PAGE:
Hsia also allegedly used conduits to funnel money from two of her immigration clients — Hsieh San Yeh and Zhe Xu — to the Clinton/Gore `96 Primary Committee, Inc. ("Clinton/Gore `96"). In these instances she instructed others to solicit the straw donors but conveyed the checks to the committee herself. See Indictment ¶¶ 47-49; Bill of Particulars at 1416.
Ms. Xu was apparently a foreign national barred from making contributions by 2 U.S.C. § 441e.
Count One charges that the actions involving IBPS constituted a conspiracy to defraud the United States, specifically the FEC and INS, in violation of 18 U.S.C. § 371. See Indictment ¶ 10. Counts Two through Six charge that Hsia, by means of her conduit contribution schemes, willfully caused certain recipients of such contributions-Clinton/Gore `96, the Democratic National Committee, and The Friends of Patrick J. Kennedy `96 — to make false statements to the FEC in violation of 18 U.S.C. §§ 2 and 1001: these recipients filed reports listing the conduit contributions as being from their nominal sources, although the true source was either IBPS, Mr. Yeh, or Ms. Xu. See Indictment ¶ 43, 46, 49, 52, 55; Bill of Particulars at 14-16.
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Counts Two through Six are based on 18 U.S.C. §§ 2(b), 1001(a):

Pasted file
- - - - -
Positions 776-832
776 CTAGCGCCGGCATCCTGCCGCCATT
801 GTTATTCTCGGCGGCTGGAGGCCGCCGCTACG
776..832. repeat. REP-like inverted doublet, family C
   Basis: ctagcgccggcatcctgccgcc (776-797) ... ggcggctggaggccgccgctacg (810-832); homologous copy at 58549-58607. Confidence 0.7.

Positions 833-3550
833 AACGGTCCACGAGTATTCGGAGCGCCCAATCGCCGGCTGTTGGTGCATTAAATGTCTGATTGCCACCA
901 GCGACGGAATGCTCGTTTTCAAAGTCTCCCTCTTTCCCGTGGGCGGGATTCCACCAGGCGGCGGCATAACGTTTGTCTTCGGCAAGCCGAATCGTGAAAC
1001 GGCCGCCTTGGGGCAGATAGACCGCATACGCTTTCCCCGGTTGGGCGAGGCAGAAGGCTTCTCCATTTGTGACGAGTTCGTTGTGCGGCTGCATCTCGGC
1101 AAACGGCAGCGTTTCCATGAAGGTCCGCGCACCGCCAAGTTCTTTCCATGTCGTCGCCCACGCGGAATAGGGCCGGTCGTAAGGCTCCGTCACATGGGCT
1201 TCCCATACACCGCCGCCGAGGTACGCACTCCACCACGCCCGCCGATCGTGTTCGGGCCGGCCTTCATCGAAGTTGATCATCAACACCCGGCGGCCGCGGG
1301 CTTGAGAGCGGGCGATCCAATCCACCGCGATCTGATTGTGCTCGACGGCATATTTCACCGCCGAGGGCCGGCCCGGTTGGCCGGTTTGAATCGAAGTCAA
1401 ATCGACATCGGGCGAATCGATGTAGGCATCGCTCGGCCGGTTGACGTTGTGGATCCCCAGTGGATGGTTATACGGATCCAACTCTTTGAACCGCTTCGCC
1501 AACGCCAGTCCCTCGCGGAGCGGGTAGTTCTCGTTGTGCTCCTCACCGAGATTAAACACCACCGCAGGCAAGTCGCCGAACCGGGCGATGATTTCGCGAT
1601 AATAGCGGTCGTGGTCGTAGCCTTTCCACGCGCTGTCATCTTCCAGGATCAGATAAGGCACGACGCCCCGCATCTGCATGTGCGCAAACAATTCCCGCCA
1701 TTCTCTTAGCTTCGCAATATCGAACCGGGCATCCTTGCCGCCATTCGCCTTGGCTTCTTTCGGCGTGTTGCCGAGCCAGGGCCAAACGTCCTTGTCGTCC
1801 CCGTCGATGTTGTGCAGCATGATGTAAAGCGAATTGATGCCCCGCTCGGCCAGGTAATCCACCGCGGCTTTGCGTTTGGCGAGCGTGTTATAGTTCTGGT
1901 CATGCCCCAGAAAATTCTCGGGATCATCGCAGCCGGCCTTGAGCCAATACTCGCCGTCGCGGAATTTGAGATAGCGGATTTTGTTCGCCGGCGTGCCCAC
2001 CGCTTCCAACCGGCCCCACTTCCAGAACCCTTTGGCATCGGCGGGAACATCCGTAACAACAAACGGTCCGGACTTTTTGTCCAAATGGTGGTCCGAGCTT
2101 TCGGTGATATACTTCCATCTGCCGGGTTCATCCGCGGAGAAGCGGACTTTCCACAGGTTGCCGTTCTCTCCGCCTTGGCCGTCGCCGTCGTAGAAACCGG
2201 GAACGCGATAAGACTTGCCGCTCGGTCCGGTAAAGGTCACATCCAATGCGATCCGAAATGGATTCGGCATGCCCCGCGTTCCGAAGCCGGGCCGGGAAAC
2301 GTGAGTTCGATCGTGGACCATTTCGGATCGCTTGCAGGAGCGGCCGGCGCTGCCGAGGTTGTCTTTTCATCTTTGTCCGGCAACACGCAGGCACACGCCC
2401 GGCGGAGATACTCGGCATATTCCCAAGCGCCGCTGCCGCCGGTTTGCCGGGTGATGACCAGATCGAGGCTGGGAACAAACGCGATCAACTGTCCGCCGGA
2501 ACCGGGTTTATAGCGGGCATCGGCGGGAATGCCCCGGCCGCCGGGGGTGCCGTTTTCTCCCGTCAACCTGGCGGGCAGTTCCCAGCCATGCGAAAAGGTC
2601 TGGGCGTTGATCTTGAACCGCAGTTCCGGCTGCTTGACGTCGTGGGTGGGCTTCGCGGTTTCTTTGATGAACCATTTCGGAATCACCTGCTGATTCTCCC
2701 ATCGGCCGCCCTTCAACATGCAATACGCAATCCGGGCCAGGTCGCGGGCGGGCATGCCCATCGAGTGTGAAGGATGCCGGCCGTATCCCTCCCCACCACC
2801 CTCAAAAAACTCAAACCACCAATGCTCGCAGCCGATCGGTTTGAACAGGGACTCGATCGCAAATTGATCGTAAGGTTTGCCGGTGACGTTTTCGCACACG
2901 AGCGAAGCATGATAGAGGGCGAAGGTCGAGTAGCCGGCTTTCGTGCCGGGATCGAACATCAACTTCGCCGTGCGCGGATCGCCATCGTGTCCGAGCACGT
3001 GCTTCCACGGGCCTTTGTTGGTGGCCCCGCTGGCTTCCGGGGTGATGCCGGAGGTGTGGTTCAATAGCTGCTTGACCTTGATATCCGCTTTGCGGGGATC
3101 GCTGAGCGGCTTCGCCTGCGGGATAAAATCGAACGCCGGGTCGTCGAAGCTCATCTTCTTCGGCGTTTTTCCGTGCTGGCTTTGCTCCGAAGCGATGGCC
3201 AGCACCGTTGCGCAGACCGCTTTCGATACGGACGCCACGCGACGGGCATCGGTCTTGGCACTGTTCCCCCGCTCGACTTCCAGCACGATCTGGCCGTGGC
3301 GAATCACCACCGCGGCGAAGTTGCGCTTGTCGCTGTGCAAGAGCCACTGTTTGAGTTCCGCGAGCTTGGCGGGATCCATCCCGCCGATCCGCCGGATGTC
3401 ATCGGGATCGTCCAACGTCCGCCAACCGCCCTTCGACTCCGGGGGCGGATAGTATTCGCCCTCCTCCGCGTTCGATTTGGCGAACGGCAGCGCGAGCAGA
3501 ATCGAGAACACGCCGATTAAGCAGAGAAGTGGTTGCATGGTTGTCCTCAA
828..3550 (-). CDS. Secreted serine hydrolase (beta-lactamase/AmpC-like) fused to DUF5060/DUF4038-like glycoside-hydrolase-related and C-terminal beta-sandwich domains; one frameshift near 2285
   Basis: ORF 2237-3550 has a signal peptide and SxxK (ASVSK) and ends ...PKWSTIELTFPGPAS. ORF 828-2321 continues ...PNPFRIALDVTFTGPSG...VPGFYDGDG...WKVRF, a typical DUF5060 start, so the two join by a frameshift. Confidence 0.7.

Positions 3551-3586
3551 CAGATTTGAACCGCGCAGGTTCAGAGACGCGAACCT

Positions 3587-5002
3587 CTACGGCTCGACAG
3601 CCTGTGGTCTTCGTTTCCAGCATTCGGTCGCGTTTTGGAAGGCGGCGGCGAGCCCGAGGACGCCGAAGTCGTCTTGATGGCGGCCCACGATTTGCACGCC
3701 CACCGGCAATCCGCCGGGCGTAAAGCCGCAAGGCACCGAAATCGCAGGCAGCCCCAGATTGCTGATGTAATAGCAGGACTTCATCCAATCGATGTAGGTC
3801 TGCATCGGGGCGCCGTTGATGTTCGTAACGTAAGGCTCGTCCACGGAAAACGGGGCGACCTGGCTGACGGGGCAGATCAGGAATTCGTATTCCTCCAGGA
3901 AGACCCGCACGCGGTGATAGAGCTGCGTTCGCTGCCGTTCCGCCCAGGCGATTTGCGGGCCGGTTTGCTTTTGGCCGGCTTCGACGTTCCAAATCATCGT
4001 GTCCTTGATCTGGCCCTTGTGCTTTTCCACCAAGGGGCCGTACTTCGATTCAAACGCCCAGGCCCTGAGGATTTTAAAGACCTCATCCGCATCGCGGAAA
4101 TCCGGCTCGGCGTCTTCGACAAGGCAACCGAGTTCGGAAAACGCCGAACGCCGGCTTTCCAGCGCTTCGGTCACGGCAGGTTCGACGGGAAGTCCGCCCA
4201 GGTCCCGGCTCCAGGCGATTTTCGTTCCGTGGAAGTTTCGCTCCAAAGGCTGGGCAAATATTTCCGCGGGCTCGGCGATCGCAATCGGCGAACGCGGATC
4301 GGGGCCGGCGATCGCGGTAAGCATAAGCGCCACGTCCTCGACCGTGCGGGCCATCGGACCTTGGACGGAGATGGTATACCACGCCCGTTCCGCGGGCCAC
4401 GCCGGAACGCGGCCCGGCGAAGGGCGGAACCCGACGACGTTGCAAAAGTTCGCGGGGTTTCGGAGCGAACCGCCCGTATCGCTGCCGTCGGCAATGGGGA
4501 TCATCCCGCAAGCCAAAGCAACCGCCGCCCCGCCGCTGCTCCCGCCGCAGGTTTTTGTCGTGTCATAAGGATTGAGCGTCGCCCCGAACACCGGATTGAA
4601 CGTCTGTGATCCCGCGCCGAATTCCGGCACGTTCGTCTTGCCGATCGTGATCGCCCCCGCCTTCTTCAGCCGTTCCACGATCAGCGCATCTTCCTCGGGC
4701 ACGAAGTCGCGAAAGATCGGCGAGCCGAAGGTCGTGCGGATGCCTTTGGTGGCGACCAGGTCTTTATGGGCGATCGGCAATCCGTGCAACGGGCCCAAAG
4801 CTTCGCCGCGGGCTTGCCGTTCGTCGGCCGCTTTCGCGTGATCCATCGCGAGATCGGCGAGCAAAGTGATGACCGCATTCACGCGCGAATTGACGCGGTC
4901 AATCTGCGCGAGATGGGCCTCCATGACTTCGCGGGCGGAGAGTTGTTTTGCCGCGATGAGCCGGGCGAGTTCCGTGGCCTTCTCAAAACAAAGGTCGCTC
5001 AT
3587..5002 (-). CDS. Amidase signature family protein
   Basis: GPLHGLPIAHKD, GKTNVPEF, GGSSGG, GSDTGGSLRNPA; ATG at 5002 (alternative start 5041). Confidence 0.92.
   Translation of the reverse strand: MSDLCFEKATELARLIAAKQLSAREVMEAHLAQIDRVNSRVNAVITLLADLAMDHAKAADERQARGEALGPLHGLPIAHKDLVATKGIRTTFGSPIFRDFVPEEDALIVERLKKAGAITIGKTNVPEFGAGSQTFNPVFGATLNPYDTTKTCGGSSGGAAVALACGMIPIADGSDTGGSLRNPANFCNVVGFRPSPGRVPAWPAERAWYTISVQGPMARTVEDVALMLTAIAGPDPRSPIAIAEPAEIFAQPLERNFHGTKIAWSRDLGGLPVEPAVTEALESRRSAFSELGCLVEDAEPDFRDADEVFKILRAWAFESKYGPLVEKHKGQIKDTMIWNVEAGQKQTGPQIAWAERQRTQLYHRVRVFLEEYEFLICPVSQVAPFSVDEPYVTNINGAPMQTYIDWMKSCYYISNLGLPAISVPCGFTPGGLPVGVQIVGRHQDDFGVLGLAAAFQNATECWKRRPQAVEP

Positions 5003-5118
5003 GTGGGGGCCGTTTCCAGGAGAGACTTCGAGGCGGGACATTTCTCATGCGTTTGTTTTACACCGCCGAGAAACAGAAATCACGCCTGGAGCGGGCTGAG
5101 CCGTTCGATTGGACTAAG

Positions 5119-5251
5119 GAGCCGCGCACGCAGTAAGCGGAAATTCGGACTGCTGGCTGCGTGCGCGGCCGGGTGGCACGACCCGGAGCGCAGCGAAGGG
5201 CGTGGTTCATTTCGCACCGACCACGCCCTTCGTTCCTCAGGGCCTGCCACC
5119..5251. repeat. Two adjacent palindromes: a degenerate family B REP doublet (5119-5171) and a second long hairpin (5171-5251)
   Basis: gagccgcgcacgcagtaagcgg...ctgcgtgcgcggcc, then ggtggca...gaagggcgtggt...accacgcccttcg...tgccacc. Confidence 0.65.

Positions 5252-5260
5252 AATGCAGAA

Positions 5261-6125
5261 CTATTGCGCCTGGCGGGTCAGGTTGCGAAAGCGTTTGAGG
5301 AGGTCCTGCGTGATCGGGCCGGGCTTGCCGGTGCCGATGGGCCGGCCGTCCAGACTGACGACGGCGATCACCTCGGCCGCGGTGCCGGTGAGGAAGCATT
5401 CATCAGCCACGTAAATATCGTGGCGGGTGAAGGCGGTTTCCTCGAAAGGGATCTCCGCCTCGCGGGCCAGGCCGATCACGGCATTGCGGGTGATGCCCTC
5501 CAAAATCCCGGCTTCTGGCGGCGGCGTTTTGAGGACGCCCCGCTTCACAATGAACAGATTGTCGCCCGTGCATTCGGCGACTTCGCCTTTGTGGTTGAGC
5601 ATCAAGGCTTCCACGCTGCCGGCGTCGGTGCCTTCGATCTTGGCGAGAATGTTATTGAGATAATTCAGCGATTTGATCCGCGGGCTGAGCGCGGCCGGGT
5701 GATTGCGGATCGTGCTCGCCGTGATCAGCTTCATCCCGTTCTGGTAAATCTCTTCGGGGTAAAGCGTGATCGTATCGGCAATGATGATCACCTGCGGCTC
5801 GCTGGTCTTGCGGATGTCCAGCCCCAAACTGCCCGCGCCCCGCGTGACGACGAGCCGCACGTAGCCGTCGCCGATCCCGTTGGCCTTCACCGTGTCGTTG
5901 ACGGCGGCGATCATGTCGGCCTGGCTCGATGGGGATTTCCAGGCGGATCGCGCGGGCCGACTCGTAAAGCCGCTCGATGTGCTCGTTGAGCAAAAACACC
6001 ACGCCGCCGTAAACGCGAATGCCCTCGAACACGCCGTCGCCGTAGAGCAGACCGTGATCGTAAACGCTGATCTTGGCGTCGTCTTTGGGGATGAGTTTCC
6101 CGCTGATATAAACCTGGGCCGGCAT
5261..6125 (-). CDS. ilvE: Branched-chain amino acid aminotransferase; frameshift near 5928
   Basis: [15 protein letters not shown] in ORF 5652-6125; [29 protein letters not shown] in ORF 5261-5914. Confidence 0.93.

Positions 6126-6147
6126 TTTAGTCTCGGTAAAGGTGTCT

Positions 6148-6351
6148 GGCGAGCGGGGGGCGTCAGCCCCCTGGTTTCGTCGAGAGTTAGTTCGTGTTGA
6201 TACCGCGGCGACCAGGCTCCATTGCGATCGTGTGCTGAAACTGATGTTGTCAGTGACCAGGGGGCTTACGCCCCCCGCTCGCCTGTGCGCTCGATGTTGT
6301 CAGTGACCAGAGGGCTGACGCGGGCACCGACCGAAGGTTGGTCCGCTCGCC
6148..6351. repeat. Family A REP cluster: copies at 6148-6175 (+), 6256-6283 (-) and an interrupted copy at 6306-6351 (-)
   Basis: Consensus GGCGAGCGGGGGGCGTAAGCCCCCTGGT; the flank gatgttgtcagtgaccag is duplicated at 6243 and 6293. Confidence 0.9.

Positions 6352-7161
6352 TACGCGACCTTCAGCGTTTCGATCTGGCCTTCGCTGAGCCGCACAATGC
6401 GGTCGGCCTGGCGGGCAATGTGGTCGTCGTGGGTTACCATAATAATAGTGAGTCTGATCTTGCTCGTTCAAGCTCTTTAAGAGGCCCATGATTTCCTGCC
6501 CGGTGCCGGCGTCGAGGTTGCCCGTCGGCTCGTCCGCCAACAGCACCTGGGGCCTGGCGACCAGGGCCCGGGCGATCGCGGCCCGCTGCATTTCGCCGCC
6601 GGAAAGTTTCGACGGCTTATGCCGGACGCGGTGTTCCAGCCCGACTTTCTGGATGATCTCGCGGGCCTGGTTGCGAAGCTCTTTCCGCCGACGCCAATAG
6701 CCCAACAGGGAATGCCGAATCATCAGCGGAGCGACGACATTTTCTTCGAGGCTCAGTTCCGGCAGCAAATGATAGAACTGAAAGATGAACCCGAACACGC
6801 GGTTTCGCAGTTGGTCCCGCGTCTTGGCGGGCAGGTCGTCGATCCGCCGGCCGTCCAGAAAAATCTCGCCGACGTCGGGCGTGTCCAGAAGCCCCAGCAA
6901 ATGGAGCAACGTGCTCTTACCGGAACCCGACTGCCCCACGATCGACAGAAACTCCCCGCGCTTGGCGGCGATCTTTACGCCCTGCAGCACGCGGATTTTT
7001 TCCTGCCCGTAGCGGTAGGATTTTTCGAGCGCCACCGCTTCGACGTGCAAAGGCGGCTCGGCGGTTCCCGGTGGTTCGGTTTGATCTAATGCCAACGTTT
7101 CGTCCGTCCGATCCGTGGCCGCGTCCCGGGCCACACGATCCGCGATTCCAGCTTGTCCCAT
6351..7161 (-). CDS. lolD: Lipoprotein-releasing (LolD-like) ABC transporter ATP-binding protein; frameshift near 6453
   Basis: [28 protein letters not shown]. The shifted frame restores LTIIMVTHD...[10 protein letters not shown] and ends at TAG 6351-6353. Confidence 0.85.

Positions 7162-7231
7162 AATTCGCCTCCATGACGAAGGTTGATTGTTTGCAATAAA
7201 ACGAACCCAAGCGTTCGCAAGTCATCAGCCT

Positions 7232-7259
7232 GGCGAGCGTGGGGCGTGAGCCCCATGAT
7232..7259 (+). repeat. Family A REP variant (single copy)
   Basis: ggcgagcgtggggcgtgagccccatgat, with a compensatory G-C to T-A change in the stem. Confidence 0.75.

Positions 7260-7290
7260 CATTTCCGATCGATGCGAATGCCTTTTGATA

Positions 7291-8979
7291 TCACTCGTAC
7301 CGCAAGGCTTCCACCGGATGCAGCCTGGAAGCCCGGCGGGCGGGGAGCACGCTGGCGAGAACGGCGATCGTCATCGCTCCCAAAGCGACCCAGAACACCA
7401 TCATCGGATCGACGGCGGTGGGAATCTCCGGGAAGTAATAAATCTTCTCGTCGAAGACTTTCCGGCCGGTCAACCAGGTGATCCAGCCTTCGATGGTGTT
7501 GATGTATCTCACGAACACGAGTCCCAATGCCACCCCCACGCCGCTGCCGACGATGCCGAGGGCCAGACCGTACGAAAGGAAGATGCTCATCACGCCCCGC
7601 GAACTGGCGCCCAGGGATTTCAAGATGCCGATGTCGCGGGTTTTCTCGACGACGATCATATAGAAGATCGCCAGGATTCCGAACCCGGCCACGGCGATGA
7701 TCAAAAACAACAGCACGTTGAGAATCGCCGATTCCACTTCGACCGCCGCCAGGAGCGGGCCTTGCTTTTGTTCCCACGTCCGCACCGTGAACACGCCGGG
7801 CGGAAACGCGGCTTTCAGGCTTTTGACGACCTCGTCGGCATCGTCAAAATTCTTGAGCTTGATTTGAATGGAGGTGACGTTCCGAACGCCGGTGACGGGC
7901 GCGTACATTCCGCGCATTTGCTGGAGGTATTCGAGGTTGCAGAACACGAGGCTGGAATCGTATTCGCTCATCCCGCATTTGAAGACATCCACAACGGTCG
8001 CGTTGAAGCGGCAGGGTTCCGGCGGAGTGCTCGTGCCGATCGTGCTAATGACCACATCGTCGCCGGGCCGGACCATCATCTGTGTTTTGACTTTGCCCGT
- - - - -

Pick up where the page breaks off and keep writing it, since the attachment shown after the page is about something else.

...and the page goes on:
Whoever willfully causes an act to be done which if directly performed by him or another would be an offense against the United States, is punishable as a principal.18 U.S.C. § 2(b).
[W]hoever, in any matter within the jurisdiction of the executive, legislative, or judicial branch of the Government of the United States, knowingly and willfully — . . .
(2) makes any materially false, fictitious, or fraudulent statement or representation . . .
shall be fined under this title or imprisoned not more than 5 years, or both.
This is the current form of § 1001, which applies only to Count Six. Counts Two through Five, alleging acts occurring before this current language went into effect, charge violations of the previous version of § 1001. That stated: "Whoever, in any matter within the jurisdiction of any department or agency of the United States knowingly and willfully . . . makes any false, fictitious or fraudulent statements or representations . . . shall be fined under this title or imprisoned not more than five years, or both." The differences between the versions are not relevant to this case, and we will refer to the current § 1001.
The most orderly fashion for addressing the district court's decision is by the elements of willfulness, causation, and falseness, with respect to all of which it found deficiencies.